But such was not the case for the Peace Corps itself. It became preoccupied by, and subsequently dispensed with, the “numbers game,” the plan to put thousands of Volunteers into the field with no specific task other than to improve America’s image. The Corps decided that a better image was not the goal; rather it was to change the world itself. Definitely a poor choice given that it was poorly equipped to do the job. Given my extensive experience with the reality of the world’s economic situation, I am constantly astounded by the naiveté of the Peace Corps in its conviction that it is making major changes in the lives of people in other countries. I ask you, how can a few thousand well-trained people do more than make a symbolic contribution to bettering the lives of literally billions of people? No more eloquent testimony to this reality can be found than that comment I read in Afghan Connections, “. . . little memory of the Peace Corps here.”
     By the early 1970s, the Corps had decided to become a technically competent, task oriented, mini-development agency. Gone was the drive to change America’s image, replaced by the more limited goal of playing a minor role in the effort to overcome the massive poverty, ignorance, and disease afflicting billions of people.
     Gone too was the image of the “Norman Rockwell American,” mainstream Americans out to help other people and through this assistance improve the image of Americans. Goodbye Joe College and Betty Coed, hello recent graduate in marine biology from Birkenstock U. Now I have nothing against having such obvious talent in the Peace Corps, but I do see problems when they become the sole image of the Corps. And I am not alone — this is now the image of Peace Corps Volunteers held by most Americans who say, “You would expect Harry to do strange things. After all, he was in the Peace Corps.”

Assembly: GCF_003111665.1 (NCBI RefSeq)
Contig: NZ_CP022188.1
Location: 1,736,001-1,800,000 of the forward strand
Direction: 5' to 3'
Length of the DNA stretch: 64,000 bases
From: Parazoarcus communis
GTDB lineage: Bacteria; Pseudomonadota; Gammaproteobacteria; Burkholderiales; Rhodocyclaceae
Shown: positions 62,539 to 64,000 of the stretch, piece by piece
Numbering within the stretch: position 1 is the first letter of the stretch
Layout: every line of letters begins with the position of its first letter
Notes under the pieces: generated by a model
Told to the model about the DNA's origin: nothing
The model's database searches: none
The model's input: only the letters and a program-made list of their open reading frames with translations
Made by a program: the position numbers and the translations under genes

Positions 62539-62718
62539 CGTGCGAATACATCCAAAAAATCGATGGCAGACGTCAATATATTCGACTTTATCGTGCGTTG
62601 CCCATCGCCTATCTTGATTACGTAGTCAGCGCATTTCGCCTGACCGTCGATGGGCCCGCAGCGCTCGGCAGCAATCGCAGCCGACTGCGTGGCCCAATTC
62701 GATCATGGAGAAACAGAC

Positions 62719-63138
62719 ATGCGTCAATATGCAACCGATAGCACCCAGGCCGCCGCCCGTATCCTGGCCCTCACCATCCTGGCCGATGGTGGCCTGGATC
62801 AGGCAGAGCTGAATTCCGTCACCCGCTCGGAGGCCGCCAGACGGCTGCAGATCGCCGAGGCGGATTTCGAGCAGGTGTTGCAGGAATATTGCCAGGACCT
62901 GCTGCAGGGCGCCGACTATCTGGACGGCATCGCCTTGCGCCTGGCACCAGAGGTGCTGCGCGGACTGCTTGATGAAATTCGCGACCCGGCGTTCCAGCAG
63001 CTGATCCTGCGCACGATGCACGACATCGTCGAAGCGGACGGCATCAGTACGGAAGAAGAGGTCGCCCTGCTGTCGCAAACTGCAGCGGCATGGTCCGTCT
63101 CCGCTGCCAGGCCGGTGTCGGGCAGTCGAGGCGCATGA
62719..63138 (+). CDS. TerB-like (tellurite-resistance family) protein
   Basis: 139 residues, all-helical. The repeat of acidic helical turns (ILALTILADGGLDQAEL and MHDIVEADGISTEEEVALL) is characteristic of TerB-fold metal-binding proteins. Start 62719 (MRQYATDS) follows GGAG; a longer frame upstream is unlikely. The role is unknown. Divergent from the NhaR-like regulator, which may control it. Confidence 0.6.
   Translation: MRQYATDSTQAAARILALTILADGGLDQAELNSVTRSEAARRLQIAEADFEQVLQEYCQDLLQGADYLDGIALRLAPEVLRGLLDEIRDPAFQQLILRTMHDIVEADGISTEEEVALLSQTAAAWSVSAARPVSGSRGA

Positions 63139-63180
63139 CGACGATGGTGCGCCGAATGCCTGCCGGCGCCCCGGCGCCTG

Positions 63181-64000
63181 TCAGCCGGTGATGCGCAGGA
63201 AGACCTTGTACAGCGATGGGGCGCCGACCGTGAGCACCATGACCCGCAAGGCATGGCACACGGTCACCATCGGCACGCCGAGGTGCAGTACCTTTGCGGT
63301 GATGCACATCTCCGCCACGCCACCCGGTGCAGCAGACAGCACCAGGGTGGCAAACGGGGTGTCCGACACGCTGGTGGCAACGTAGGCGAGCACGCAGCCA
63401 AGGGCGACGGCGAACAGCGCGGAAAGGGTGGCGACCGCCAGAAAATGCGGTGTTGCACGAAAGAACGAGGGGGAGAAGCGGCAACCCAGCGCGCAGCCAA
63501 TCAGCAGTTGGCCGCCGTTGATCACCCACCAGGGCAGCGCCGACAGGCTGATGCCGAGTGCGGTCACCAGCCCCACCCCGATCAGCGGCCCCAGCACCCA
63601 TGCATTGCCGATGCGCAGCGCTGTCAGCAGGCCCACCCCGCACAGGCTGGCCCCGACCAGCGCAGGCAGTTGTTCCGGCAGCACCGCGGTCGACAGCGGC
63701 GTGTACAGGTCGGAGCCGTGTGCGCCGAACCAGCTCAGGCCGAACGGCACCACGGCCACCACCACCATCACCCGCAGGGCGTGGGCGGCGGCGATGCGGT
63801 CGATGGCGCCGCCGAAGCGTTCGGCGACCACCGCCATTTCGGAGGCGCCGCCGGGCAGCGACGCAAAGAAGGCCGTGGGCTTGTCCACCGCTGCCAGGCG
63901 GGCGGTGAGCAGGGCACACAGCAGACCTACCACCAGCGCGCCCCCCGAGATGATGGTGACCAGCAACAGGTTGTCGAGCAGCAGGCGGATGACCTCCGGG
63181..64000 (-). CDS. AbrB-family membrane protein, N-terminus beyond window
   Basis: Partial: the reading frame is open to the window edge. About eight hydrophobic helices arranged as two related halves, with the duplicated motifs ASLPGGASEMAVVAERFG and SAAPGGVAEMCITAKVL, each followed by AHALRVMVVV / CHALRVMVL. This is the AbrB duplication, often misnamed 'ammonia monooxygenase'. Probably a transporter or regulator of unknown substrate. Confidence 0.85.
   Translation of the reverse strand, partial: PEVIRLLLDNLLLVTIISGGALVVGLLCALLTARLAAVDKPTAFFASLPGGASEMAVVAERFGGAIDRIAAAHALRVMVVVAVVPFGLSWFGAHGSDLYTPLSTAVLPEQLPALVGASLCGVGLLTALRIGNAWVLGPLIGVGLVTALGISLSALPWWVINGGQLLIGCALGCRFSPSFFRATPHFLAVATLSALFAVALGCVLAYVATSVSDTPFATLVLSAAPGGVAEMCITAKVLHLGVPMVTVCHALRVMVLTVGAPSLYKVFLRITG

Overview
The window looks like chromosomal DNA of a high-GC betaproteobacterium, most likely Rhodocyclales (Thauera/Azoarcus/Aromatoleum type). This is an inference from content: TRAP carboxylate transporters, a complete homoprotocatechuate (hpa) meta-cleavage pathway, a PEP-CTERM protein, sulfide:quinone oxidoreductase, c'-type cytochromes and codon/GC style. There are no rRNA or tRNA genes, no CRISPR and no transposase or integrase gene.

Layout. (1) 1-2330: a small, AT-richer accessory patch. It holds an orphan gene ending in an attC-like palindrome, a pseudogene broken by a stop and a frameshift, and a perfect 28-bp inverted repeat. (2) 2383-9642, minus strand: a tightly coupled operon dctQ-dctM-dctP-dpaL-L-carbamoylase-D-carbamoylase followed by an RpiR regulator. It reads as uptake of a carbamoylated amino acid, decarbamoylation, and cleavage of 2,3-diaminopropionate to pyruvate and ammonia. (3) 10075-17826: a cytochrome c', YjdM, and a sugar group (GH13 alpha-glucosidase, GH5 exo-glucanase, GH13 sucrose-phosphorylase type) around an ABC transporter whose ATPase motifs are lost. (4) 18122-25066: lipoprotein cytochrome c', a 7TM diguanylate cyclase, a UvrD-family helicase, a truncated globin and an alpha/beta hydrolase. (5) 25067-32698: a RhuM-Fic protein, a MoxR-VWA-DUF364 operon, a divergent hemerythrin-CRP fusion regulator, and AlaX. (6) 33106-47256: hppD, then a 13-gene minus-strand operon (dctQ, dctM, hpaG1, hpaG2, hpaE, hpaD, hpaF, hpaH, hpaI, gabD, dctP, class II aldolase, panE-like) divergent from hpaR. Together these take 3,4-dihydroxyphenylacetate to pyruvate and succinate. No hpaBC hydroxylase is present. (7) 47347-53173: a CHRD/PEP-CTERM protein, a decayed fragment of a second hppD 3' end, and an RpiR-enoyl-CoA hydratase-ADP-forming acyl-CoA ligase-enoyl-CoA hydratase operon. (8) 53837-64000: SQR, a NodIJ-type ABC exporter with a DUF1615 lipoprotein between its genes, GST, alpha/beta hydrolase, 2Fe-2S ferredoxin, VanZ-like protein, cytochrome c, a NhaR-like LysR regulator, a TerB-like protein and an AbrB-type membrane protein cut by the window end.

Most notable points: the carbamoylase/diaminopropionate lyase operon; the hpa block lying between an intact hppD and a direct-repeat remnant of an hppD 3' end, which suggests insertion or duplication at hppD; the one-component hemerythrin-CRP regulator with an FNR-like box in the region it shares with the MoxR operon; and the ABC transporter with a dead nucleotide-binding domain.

So what you say? Who cares what image Americans have of the Peace Corps? We are out to better the lives of the poor in other lands. Given this attitude it is no surprise that by the year 2000 most Americans did not even know that the Peace Corps was still in business. Sure it still had its cult of followers, most of whom had grown old and out of touch with the world. But it was of little relevance to what America did around the world and the image of Americans abroad. We members of the Peace Corps family adopted the aloof attitude of those who know better than their fellow Americans, compounding the problem by seeming to be always blaming America for the world’s woes.
     The Peace Corps had fallen, from the exciting invention to change America’s image abroad, to a minor effort among the hundreds of organizations working on various parts of the enormous project to improve the lot of the world’s poor. Not a bad idea, but not the original concept.